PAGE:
But when the ninth inning arrived at Chavez Ravine on Monday night and closer Jonathan Broxton had finished his warmup pitches, only eight Dodgers were on the field to defend an 8-4 lead against the Philadelphia Phillies.
"I didn't know anything about it until Juan Pierre said, 'He took all his bats and went on in,'" Torre said Tuesday during batting practice. "So I said, 'Well, we'd better get him out here.' Manny was still getting on me about it today."
Here's what happened: Ramirez was forced out at the plate in the eighth, and Torre held his fist out from a distance as a way of congratulating the enigmatic slugger for his single that helped the Dodgers build an insurance run. But Ramirez thought Torre's gesture meant he was being taken out of the game. So he headed up the tunnel to the clubhouse.
"I was sitting there when Manny was forced at the plate, and then I realized that I didn't shake Manny's hand for getting the hit. So he went by me and I put my fist out," Torre said. "He was probably 8 feet away, and he put his fist out and was starting to come back. I said, 'No, don't worry about it,'" and he thought I meant, go inside and we'll pick you up in the ninth."
Just like Paul Newman and Strother Martin in the 1967 chain-gang epic, "Cool Hand Luke," Ramirez and Torre had a failure to communicate.
"I just went to the bathroom," Ramirez said with a chuckle after the Dodgers' 8-6 victory. "All the guys said, 'Hey, we play nine in here.'"
Plate umpire Jeff Nelson held up the proceedings until Ramirez reappeared and jogged swiftly out to his position -- dreadlocks flying and a sheepish half-smile on his face while he finished buttoning up his uniform.
"The umpires were fine about it," Torre said Wednesday. "I mean, we've had to wait for guys if they've had a piece of equipment break, or snap a jock or something and had to go change. It was just one of those things. It certainly wasn't intentional. We weren't trying to delay the game in any way -- not that we won't get a letter because we delayed the game."
Ramirez politely declined to rehash the sequence Tuesday. He walked away and sat down at the empty locker next to Russell Martin and told him: "Everything happens to me." Then he continued locker-hopping and schmoozing with teammates.
The Dodgers were well aware of the kind of improvisational hijinx they could expect from Ramirez when they acquired the 12-time All-Star from the Boston Red Sox at the July 31 non-waiver trade deadline. Despite all his well-documented antics over the last 16 years, there are very few players who can command as much respect from pitchers as the 2004 World Series MVP.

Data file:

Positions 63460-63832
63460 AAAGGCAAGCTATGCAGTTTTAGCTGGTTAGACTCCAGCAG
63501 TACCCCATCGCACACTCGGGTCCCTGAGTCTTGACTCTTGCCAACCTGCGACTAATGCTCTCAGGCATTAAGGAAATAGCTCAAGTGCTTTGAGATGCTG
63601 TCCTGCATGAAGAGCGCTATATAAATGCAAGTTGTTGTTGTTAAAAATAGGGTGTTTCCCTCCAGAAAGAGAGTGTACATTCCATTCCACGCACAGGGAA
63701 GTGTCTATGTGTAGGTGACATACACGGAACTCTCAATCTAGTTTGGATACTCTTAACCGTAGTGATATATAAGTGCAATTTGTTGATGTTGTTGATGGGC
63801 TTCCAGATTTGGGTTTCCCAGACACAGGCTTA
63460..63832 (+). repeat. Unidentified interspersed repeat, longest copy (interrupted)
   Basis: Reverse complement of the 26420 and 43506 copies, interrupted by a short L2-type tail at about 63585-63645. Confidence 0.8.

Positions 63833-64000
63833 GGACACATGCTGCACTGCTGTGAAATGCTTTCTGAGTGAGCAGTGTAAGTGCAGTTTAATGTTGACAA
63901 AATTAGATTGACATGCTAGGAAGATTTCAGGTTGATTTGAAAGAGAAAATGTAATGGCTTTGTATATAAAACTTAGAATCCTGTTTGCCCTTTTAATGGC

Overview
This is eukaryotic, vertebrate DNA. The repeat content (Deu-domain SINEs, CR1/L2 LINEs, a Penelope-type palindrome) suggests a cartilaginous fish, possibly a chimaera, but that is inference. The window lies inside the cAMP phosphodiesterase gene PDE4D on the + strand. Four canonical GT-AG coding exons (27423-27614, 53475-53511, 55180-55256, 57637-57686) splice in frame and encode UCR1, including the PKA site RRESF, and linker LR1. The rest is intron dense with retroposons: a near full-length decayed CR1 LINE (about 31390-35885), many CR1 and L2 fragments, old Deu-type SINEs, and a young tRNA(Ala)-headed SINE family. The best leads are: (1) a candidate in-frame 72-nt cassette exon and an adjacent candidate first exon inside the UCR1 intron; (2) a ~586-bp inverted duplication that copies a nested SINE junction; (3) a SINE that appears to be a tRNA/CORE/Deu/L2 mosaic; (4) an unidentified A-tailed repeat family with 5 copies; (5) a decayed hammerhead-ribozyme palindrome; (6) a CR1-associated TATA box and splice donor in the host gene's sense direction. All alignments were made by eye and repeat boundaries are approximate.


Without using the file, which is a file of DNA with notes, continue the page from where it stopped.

"I've seen him for a long time, and I knew when he came over here that his mind was going to be in the right place and he was going to play like I know he can," said pitcher Derek Lowe, who was teammates with Ramirez in Boston from 2001-04.
In 10 games with his new team, Ramirez was batting .475 (19-for-40) with four home runs and 13 RBIs. His .850 slugging percentage was the highest by a Los Angeles Dodgers player in his first 10 games with the club, according to the Elias Sports Bureau.
"That's all he does -- he delivers," Lowe said. "This is what you get on a nightly basis. In every single game, he's done something positive to help us win."
Tuesday was the first day Dodger Stadium concession stands were selling blue "Mannywood" T-shirts, which had his No. 99 on it next to a silhouette of his head, complete with dreadlocks and reflecting sunglasses -- no facial features. The Dodger caps with the facsimile dreadlocks are schedule to arrive on Thursday.
"It's been a long time since this city, especially the Dodgers -- have seen a bona fide, everyday superstar," Lowe said. "Now they're seeing it, and how he can change a game."
Phillies manager Charlie Manuel spent seven seasons with Ramirez in Cleveland, the first six as hitting coach. Ramirez's final season with the Indians was Manuel's first as their manager. Ramirez batted .351 with 38 homers and 122 RBIs during that 2000 campaign, and Manuel did his best to persuade him to stay before he signed a $160 million, eight-year deal with the Red Sox.
"He's a lot of fun, but you've got to really get to know him," Manuel said. "I mean, when they say, 'Manny's being Manny,' I mean, he's a much nicer person than people would think.
"There was a lot of stuff that happened in Cleveland. There were stories about him. ... You know what? If I told all the stories about him and the funny things that happened, you and I might be sitting here and laughing this time tomorrow. That's who he is. When I used to talk hitting with him, I'd say, 'You've got to be tension-free.' And actually, Manny is tension-free in life. That's something that comes natural for him."